PHILADELPHIA (WTXF) - As 6-year-old Mason Wyckoff sat on the floor of the gym at the Temple University basketball court at Pearson-McGonigle Hall Friday. He looked very much like what he was—a little boy among very big young men. But the Temple Owls coaching staff believes this is Wyckoff belongs. On a court with his teammates.
They rolled out the cherry red carpet for their newest recruit—Wyckoff, a 4 foot 2 inch bundle of energy from Bristol, Bucks County, was there to sign a national letter of intent.
And his someday head coach, Fran Dunphy, couldn’t have been more proud.
"We see a young guy like Mace who, who has a battle,” Dunphy told reporters. “And he doesn't fear it. He faces it with great courage. And he's a role model for us."
"Mace" has Common variable immune deficiency also known as CVID It basically means his immune system doesn't work. When he gets sick, he gets very sick, and battling the disease means weekly injections to to help his body fight back.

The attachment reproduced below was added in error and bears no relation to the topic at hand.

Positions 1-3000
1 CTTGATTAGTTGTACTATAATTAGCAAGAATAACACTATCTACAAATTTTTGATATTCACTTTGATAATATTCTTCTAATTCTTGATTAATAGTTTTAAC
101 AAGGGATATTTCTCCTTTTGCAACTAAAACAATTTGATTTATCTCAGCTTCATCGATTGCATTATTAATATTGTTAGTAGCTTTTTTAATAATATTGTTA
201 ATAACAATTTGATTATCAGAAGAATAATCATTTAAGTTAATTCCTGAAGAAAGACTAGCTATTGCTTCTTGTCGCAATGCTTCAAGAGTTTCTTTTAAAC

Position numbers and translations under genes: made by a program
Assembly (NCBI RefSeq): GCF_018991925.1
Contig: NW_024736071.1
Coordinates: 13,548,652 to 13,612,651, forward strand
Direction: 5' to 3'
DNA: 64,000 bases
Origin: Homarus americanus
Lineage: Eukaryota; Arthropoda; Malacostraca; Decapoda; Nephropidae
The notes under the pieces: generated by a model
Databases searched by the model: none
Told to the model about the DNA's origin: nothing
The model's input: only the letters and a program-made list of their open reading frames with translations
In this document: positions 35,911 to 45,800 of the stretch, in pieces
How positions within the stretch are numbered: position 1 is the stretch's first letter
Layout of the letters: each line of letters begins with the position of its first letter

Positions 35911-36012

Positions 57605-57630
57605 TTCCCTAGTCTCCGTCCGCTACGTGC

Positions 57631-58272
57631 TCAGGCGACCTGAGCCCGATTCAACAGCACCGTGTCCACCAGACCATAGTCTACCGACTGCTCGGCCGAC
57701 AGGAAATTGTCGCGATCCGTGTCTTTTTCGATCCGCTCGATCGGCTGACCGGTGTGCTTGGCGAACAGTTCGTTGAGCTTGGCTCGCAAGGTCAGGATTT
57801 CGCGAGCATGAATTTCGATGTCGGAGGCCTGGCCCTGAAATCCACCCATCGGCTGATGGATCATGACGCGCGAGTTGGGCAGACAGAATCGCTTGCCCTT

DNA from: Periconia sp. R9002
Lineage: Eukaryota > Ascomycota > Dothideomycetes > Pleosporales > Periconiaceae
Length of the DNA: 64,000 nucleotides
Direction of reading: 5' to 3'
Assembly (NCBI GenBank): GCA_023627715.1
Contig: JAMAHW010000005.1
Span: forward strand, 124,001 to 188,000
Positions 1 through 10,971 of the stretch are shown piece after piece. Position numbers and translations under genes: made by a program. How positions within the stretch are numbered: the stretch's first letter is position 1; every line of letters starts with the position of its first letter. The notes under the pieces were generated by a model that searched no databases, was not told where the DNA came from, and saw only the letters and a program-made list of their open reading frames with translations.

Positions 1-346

"He knows how to open doors without touching the handles,” his mom, Brianna, told FOX 29's Bruce Gordon. “He knows how to flush toilets without touching them. He uses sanitizer all the time. He knows how to do a lot of things that most kids don't know how to do to keep himself safe."
Mason's signing ceremony was orchestrated by TEAM IMPACT, a national non-profit that pairs college sports teams with sick kids to the benefit of both.
He signed his letter which commits him to attending Owls practices and games as his schedule permits and accepted his new Temple jersey, presented to him by his favorite player, center Damion Moore.
Gordon playfully asked the coach whether at 4 foot 2 Mason would be used in a small-ball line-up as a point guard.
"I think the game's changing a little bit, Bruce,” Dunphy with a smile said. “And I think he's going to be able to play inside—even at his size. I think he's going to be able to dunk over some of our taller guys."
Mason’s favorite part of basketball?
“The dribbling part when they make slam dunks."
A playing career is a long ways off, but Mason’s mom says the attention and support he’s getting from Temple makes life a little easier for her son.
“He loves it,” Briana said. “They’re his boys. He’s one of the team.”